Costly temptations run the risk of overheating economy
The Government has to get its priorities right and resist diverting resources into capital programmes, says Colm McCarthy
PASCHAL Donohoe’s first budget next Tuesday week will see only minor changes in taxes and expenditure.
If something close to budget balance in 2018 is required there is simply no leeway for significant spending increases or tax cuts. Government, opposition and the sizeable Leinster House press corps will work hard to sustain public attention through a desultory few weeks. The government will proclaim the generosity of the measures taken, the opposition will denounce their stingy neglect of the deserving, while the journalists will report breathlessly on disaffection amongst the government’s independent supporters and the imminence of splits, resignations and a fresh election.
The real action over the next few months will be in the capital spending plans, where the government has been hinting at a major expansion. There has been some restoration of capital spending in the last few years and minister Donohoe will doubtless give some indication of his intentions in the budget speech. A detailed capital plan is due before Christmas. EU budget rules include Exchequer-funded capital spending as part of the overall deficit and a hunt is under way for off-balance-sheet borrowing manoeuvres. This involves a double misunderstanding of the constraints on the capital programme. Off-balance-sheet debt is real debt, and has to be sustainable whether or not the EU statisticians count it properly. Some politicians have been talking about off-balance-sheet borrowing, via non-Exchequer vehicles or public-private partnerships, as if it was some kind of forgotten free money to be liberated from captivity down the back of the sofa at the Department of Finance.
The second misunderstanding, voiced recently by both the Central Bank and the Fiscal Council, is to ignore real, as distinct from financial, constraints. The Irish economy has recovered strongly since 2013 and is now into the mature phase of a sustained expansion. There is growing evidence of tightness in the labour market, including the more rapid recent growth in full-time, as against part-time, employment. As the economy approaches capacity any further diversion of real resources into the capital programme brings risks of overheating. Whatever about free money, there are no spare construction workers hiding in the Merrion Street furniture.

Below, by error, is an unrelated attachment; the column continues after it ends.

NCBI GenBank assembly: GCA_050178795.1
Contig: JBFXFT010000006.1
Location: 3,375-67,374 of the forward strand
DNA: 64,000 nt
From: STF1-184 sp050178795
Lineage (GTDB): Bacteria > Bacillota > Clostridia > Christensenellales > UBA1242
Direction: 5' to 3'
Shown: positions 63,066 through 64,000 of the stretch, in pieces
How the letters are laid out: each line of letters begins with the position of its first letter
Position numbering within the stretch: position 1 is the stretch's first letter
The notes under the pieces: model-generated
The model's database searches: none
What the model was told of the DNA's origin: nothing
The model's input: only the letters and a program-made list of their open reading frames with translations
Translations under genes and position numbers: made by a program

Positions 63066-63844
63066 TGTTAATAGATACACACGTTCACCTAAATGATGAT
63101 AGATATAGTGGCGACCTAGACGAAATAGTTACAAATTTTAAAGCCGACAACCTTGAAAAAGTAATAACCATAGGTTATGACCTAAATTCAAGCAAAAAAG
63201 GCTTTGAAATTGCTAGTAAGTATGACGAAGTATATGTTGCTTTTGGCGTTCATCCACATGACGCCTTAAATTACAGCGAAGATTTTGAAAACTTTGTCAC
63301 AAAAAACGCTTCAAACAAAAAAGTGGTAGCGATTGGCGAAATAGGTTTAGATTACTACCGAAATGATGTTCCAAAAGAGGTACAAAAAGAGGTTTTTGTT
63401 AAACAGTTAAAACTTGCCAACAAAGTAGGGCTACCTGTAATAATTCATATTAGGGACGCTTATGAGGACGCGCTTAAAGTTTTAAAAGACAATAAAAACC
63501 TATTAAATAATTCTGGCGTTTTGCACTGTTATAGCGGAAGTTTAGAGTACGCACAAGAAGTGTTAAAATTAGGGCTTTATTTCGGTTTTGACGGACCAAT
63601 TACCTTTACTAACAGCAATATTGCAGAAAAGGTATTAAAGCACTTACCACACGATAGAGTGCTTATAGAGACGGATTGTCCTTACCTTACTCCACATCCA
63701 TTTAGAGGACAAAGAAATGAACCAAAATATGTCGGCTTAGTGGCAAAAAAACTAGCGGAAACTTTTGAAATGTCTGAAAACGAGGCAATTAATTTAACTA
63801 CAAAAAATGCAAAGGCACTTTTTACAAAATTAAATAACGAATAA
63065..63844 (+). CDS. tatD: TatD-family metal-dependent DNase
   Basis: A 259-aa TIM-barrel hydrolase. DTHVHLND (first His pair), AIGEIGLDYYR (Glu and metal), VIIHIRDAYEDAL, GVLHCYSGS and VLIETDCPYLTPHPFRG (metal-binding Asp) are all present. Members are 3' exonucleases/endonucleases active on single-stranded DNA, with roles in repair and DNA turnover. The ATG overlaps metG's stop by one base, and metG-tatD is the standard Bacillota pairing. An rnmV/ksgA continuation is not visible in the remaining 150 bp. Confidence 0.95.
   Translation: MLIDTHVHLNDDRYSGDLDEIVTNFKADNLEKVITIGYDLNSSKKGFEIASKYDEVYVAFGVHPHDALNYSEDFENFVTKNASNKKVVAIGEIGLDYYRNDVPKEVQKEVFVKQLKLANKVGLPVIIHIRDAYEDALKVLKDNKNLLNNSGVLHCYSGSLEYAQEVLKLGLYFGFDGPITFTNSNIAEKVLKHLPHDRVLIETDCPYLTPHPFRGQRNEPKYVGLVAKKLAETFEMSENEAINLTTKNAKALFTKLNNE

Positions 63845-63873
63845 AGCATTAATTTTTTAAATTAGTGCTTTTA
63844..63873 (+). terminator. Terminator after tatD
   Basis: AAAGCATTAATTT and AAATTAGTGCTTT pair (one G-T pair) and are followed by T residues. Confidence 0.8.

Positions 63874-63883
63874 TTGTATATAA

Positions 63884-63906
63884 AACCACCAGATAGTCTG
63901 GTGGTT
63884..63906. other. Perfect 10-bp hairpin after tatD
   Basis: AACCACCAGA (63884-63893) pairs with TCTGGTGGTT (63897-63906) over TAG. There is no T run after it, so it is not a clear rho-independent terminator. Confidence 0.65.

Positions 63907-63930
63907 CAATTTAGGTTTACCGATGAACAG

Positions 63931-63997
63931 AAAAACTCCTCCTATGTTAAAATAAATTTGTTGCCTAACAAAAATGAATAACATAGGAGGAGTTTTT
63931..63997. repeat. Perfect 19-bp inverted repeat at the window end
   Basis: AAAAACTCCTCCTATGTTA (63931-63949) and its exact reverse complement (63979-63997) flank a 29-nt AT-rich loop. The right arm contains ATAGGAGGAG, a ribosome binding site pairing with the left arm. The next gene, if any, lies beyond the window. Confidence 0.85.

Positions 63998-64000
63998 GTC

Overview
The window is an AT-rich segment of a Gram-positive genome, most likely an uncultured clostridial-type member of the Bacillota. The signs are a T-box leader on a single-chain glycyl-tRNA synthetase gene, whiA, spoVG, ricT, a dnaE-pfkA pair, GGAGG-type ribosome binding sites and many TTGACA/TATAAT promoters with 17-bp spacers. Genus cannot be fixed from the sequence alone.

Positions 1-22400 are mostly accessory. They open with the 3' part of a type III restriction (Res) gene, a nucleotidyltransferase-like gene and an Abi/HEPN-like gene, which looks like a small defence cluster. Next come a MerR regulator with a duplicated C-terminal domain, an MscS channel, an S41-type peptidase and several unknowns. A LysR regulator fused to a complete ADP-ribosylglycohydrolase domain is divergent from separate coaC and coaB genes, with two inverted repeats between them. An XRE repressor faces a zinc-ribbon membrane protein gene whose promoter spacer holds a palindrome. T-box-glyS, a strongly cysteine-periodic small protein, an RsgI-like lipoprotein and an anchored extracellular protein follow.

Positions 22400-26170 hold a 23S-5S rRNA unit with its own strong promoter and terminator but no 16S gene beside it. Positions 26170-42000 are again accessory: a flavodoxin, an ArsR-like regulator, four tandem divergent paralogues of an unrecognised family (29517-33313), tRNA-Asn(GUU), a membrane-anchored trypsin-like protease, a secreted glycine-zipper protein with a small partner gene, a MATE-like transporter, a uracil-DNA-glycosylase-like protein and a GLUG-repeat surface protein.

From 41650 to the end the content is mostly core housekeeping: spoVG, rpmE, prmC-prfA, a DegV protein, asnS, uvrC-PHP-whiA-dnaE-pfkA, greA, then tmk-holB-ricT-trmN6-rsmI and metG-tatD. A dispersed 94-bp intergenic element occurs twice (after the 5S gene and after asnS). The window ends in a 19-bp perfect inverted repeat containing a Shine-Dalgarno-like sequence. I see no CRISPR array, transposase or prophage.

If prudent financial limits can be observed, preferably without financing trickology, there are obvious priorities for whatever extra capital spending can be afforded over the next several years. There are also some political temptations to be avoided.
Irish Water: The recent supply interruption around Drogheda has reminded everyone that there is an accumulated deficit in the water (and wastewater treatment) infrastructure that will take decades to address. Since water in Ireland is apparently free the costs will fall on the Exchequer – Irish Water borrowings cannot be kept off balance sheet as if IW was a proper self-financing commercial outfit like the ESB.
The company will spend about €500 million on capital works in 2017 but the management believe that a figure of at least €800 million is needed up to 2021, with further heavy spending thereafter. Since there is no revenue from domestic users the cash operating losses of about €600 million per annum will have to be met through Exchequer subvention. Out of roughly €800 million per annum of cash operating expenses, Irish Water can recover only about one-quarter from its commercial customers. Thus the Exchequer will be writing an annual cheque to IW of about €1.4 billion to cover the operating losses and the capital spending requirement. A company eating cash at this rate should be safe from the privatisation vultures, even without constitutional protection.